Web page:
The Wikipedia definition of sabbatical doesn't match how I think of an academic sabbatical. What does it mean to go on academic sabbatical, and does it depend on the country?

2 Answers 2


The definition of sabbatical in Wikipedia refers to labor terminology rather than academic sabbatical leave. As a privilege to employees, they can have temporary unpaid leave (for any personal reason) without losing their job.

However, academic sabbatical historically is somehow different. When a scholar needs peace of mind to focus on a challenging issue, s/he will visit a new institute to experience a new atmosphere. While still being in the academic environment, not having heavy official duties.

There are several motivations for a sabbatical leave (at least as I have seen):

  1. A manager finishes an administrative position (e.g. Dean), and wishes to rest in a different atmosphere, but not far from academia.

  2. A researcher working on a new idea, prefers to focus on his/her work somewhere with less commitments on everyday responsibilities (e.g. teaching, advising, etc).

  3. A researcher is exploring new possibilities and opportunities, spend some time in a new department to live with new colleagues for a while.

  4. A researcher is collaborating with another group and spend a year in the host research group as a visiting scientist/professor while being on sabbatical leave from his/her institute.

  5. A professor in a mid-level university finds a temporary position in a top university. This is the base for many visiting professors in the US universities, e.g. international professors can experience working in the US universities. Even there are associate/assistant professors who find a post-doc position in the top universities, and use sabbatical leave, not to lose their job at home.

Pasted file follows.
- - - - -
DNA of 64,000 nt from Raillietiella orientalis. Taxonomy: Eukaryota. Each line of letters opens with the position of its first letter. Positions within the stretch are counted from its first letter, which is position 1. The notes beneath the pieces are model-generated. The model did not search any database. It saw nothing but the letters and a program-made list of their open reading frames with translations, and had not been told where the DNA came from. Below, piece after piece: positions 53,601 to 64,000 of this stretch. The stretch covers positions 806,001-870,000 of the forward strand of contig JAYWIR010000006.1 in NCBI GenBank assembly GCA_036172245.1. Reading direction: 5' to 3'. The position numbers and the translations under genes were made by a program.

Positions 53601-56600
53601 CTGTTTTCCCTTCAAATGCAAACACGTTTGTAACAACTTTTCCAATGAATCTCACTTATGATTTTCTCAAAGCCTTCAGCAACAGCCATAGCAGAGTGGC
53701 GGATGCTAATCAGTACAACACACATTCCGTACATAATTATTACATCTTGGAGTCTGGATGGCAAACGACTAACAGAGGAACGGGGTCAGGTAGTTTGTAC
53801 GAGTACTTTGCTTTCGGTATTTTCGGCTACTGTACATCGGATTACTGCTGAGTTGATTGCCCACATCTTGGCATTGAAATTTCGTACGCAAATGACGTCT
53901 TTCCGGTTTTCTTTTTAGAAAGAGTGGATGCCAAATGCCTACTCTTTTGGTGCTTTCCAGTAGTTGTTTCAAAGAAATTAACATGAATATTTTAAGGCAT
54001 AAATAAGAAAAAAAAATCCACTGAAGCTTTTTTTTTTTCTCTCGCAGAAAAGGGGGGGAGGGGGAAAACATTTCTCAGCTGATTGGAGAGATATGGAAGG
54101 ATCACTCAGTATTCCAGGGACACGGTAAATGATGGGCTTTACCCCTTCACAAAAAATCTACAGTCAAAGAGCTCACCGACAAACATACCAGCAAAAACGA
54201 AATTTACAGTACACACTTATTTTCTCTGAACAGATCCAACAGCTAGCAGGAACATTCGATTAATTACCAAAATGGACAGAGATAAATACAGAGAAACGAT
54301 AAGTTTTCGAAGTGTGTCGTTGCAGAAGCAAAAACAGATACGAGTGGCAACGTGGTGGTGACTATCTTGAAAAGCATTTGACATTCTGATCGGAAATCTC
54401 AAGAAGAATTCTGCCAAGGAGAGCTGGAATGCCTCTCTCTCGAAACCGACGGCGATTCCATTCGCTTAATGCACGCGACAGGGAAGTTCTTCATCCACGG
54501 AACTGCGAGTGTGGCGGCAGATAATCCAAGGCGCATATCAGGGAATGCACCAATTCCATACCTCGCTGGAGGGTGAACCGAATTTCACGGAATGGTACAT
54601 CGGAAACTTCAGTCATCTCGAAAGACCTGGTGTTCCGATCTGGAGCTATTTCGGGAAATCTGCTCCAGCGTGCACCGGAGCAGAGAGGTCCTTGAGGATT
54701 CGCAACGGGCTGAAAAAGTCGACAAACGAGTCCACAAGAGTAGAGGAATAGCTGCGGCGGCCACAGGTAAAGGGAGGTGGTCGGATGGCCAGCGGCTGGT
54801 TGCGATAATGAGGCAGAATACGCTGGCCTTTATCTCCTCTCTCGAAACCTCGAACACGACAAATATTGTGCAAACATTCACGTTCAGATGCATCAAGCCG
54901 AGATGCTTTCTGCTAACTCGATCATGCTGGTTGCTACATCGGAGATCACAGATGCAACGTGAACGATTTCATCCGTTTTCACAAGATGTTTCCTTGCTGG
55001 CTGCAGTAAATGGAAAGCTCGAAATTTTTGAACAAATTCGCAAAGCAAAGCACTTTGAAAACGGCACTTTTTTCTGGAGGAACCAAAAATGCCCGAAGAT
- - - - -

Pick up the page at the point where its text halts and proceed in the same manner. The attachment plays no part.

In any case, sabbatical allowance mainly depends on the university employment rules.


Situations will depend widely on country and on the employer, because a sabbatical leave is something between you and them: it's an arrangement between an academic and her employer that lets her “take a break” without fully losing the benefits of their position.

The nature of the break, the activities one has during the sabbatical, and the benefits retained during the length of the sabbatical can vary completely. For example, a sabbatical can take the form of an unpaid leave for six months or a year, during which the researcher will sail around the world. However, in the modern research system, sabbaticals generally consist of periods where the academic gets time to:

  • focus full time on a given research project (most often, an emerging project)
  • visit another group to advance an existing project or help create a new collaboration
  • spend part time or full time launching a research-related business

It is common for universities to support those researchers who are granted sabbaticals with some income, typically somewhere between half salary and full salary.

You can browse the web to see sabbatical policies at various universities. Here's the description at U. Oregon:

Sabbatical leave is a paid period of released time designed to reinvigorate and restore one's academic energies, and to provide a base for future intellectual development and achievement. During the leave period, a faculty member may receive between 50 and 100 percent of salary depending on the length of the leave and the school, college or other administrative affiliation.

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